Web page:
Last time we posted an analysis on USDJPY we noted how much higher it can travel and that the area of 100 was too dificult to be broken with the first try. Bulls were warned to be cautious as a pull back was something normal to be expected. Our upward sloping channel gave us a target between 99.50 and 100 for a top. And that is what happened. Prices got rejected once they touched the upper boundaries of the channel.
Our first condition for a top has been met. However we should now expect a pull back down towards the lower boundaries of the upward sloping channel at 95-96 level. As long as it stays within this channel, the longer term trend will remain upwards. If broken, will take control. As always our favorite strategy is to bet in favor of the support and resistance levels. That is why we believe it is more prudent to close long positions at least since prices reached the resistance level our technical analysis showed us.
Taking a closer look at the 1 hour chart, we point several support and resistance levels that if broken could provide good fast profits for short-term trades. Increase weakness and continuation of the short-term downtrend will be confirmed if 97.50 is broken. Above 98.70 short term trend could again change to up, giving another chance to retest the highs. Above 100, prices will be making new highs and we expect to see 102-103 levels as they are the next targets.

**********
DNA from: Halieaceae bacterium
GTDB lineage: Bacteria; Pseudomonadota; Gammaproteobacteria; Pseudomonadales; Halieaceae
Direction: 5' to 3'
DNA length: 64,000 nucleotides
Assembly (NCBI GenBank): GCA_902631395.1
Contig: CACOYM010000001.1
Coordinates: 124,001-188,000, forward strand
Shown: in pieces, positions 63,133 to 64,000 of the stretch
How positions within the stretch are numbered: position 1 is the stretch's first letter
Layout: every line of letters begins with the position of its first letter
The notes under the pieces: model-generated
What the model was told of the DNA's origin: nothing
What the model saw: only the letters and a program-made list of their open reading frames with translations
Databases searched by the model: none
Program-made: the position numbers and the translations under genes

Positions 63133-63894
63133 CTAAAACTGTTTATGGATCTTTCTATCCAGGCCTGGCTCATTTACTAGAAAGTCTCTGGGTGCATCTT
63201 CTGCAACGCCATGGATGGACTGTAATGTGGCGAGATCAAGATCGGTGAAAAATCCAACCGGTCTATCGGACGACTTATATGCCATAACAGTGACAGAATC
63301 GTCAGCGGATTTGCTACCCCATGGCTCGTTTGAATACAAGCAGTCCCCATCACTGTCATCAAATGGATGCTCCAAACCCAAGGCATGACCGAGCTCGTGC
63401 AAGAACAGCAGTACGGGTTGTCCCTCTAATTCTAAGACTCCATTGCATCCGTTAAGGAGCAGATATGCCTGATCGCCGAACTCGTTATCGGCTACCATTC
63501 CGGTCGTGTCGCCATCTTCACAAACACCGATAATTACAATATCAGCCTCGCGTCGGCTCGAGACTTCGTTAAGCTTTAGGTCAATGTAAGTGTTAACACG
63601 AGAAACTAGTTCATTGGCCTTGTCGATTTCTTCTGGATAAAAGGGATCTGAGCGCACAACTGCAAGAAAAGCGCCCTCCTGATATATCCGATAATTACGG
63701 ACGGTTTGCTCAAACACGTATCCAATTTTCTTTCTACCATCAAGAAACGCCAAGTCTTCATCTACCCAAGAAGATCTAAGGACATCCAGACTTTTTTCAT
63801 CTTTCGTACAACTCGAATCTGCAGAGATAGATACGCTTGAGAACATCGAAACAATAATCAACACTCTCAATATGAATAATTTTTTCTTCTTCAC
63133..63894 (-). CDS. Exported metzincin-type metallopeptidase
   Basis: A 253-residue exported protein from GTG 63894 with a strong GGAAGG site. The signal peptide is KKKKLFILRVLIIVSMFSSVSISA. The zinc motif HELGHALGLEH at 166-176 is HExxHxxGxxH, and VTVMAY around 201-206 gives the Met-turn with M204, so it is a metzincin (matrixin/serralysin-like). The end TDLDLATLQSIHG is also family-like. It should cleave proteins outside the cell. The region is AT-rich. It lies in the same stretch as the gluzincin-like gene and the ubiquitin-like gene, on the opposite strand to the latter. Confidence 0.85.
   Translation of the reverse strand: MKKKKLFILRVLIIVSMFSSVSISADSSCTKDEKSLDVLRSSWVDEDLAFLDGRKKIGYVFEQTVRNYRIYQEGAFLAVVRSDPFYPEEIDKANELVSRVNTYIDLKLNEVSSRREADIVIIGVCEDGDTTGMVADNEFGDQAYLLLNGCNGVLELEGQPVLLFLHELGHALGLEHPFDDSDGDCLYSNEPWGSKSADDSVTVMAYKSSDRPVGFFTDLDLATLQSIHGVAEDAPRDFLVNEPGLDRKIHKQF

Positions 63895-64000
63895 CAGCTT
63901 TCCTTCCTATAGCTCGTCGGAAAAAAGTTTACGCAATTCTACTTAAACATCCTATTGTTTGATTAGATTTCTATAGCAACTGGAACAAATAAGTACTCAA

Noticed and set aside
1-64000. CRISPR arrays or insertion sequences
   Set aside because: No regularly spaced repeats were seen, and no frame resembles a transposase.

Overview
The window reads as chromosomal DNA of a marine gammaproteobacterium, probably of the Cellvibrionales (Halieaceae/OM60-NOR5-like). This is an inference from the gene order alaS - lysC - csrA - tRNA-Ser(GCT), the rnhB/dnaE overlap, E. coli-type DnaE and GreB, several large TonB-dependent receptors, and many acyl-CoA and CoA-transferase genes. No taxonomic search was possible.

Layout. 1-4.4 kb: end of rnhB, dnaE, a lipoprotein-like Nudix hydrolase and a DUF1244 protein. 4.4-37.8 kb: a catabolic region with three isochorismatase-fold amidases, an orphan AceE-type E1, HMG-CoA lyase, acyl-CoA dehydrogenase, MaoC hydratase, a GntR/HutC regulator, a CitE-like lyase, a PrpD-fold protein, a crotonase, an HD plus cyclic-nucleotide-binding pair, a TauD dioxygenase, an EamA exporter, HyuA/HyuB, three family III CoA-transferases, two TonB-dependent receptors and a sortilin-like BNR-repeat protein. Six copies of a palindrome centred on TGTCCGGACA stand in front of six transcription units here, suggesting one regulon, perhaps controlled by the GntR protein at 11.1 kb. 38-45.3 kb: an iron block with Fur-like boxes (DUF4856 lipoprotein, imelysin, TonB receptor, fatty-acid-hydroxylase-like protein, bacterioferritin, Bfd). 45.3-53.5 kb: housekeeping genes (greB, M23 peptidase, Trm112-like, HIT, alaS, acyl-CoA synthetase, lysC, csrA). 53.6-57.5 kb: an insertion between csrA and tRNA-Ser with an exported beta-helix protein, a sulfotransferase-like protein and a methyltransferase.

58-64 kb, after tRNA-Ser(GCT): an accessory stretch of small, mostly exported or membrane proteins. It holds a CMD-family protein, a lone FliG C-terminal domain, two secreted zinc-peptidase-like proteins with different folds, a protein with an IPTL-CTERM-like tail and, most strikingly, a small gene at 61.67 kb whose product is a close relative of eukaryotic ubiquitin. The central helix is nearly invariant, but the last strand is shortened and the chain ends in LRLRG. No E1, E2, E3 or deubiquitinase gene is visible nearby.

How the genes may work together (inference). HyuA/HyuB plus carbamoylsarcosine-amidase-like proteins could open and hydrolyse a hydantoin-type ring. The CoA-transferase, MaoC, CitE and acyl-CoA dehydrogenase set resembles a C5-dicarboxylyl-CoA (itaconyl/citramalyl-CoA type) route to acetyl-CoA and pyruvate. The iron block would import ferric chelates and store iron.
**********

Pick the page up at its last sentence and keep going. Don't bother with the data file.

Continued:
For more help trading this pair, don’t hesitate to contact us. As always, thank you for taking the time to catch up on my thinking.
A term used to describe a trader (bear) who is expects that a particular asset – be it a commodity, currency or product – to fall in value. The opposite of a ‘bull’.
The idea is that bears attack by getting up on their hind legs and striking their opponents down with their paws, symbolising the fact that they are sellers driving prices down.
Beliefs held by the aforementioned ‘bears’ of the trading world, are described as bearish. Characterised by a generally pessimistic outlook on the state of a given asset, a bearish outlook would suggest that a fall in value is imminent. Opposite of bullish.
A term used to describe a trader who is expects that a particular asset – be it a commodity, currency or product – to rise in value. The opposite of a ‘bear’.
The idea is that bulls attack by bending their heads and poking their opponents upwards with their horns, symbolising the fact that they are buyers, driving prices up.
Beliefs held by the aforementioned ‘bulls’ of the trading world, are described as bullish. Characterised by a generally optimistic outlook on the state of a given asset, a bullish outlook would suggest that a rise in value is imminent. Opposite of bearish.